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Archive for the ‘Teaching tips’ Category

Noupe.comMany decades ago, we spent a long weekend in a Lotus 1-2-3 workshop. By Saturday night we were experts on everything spreadsheet.

Now we’re wishing for a weekend seminar on Photoshop…but the local community college is putting all its continuing ed energy into…no kidding…Introduction to Facebook! Become a Mystery Shopper! Cupid’s Cuisine! Sigh.

lynda.comSo we’re finding ourselves having to create our own weekend Photoshop workshops. Fortunately, these workshops are free, and allow us to attend class in our underpants. For print tutorials, we’ve become quite fond of Noupe, and for video tutorials, we’re growing even more enamoured of Lynda. Both resources provide intensive, Adobe-in-a-Can delivery of knowledge by folks who seem pretty knowledgable about their product. Time to dive in now. We won’t come up for air until we’re experts!

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Family Home Evening

Family Home Evening

Hope your holidays were lovely and memorable.

It’s Monday, and we try to make all of our Mondays lovely and memorable by observing a tradition of our own: Family Home Evening.

Oh, yes, our family nights are¬†often messy and disorganized, and all too often they devolve into a morass of movies and munchies, but we’re all in the same room, and that has to count for something, right?

Here’s the planner I use to try to impose at least a modicum of organization on our family nights: fhe.lds.org. The site suggests activities and lesson topics, artwork and an actual fill-in-the-blanks planner for organizing family home evenings.

Share some FHE tips of your own by clicking the Comments link, and I promise not to put you in charge of conducting the opening song.

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The OWL at Purdue

Online Writing Lab

It’s finals week for the college kids, and they’re frantically dashing off papers and sitting exams. Mom’s helping the essay writers, natch’, by being harder on them than their own English professors would be. And I’m insisting that their papers reflect perfect MLA style.

My go-to place for online MLA style arguments: The MLA style guide page from the OWL at Purdue. It’s just one of dozens of OWL writing resources that every parent of a high school- or college-aged student should have available.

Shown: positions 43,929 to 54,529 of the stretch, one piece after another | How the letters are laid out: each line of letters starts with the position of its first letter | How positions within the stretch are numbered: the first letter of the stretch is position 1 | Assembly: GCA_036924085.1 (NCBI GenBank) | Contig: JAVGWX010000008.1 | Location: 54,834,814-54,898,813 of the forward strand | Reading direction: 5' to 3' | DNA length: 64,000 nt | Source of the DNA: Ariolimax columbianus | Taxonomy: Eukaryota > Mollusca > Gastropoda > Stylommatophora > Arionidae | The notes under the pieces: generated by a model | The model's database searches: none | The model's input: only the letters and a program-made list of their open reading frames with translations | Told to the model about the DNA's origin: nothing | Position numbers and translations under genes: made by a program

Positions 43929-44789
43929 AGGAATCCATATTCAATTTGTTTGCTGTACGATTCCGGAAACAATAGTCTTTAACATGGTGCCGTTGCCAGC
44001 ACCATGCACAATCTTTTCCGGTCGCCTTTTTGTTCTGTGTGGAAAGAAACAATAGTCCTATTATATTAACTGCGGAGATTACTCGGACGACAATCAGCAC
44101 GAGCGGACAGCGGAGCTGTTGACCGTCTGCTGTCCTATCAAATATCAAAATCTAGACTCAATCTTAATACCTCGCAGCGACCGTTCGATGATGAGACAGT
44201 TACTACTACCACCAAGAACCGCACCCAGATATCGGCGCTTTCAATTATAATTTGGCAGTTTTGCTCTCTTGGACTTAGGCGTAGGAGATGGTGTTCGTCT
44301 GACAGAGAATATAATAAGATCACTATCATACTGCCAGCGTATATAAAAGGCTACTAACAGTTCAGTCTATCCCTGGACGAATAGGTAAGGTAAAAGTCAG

Honestly, how often do we get to prove we’re smarter than our teenagers?

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StudyStackNo flash cards for me. Not when I’ve got StudyStack. Boring old flashcards were never this good.

Whether you’re prepping for an exam, memorizing scriptures, or studying a new language, if it needs to stick in your head, you need StudyStack. Use it the way you’d use regular flash cards, but take advantage of all the improvements: Use the study table to see all the data in a single place. Print data or export flash cards to your cell phone, PDA, or iPod. Play games with the flash card data. This is what computers were made to do. Use any of hundreds of existing card stacks, or create your own. Brain-bending.

What’s your favorite educational tool? (And “Bill Bennett” is not an acceptable answer.)

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The Common Craft Show Make it simple, simple, simple. That’s the way to teach complicated principles. And is there anything more simple than paper dolls on feltboard? Nope?

CommonCraft updates paper dolls with an electronic feltboard that teaches — in plain English — complex technology such as CFL lightbulbs, podcasting and RSS feeds.

But why talk? Just take a look:


Fun, eh?

Know of other good educational resources for learning about technology? Click the Comments link below and share your finds!

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Bloom'sMy goals as a parent are fairly simple: I want my kids to think clearly, serve God, and improve the world. The first of those goals is the easiest to impose upon them. I just ask tough questions that cause them to cogitate at a high level.

Bloom’s Taxonomy is a good model for formulating thought-provoking questions. You’ll find references to Bloom’s all all over the Internet, but this site at the University of Illinois makes the Taxonomy easy to understand and emulate.

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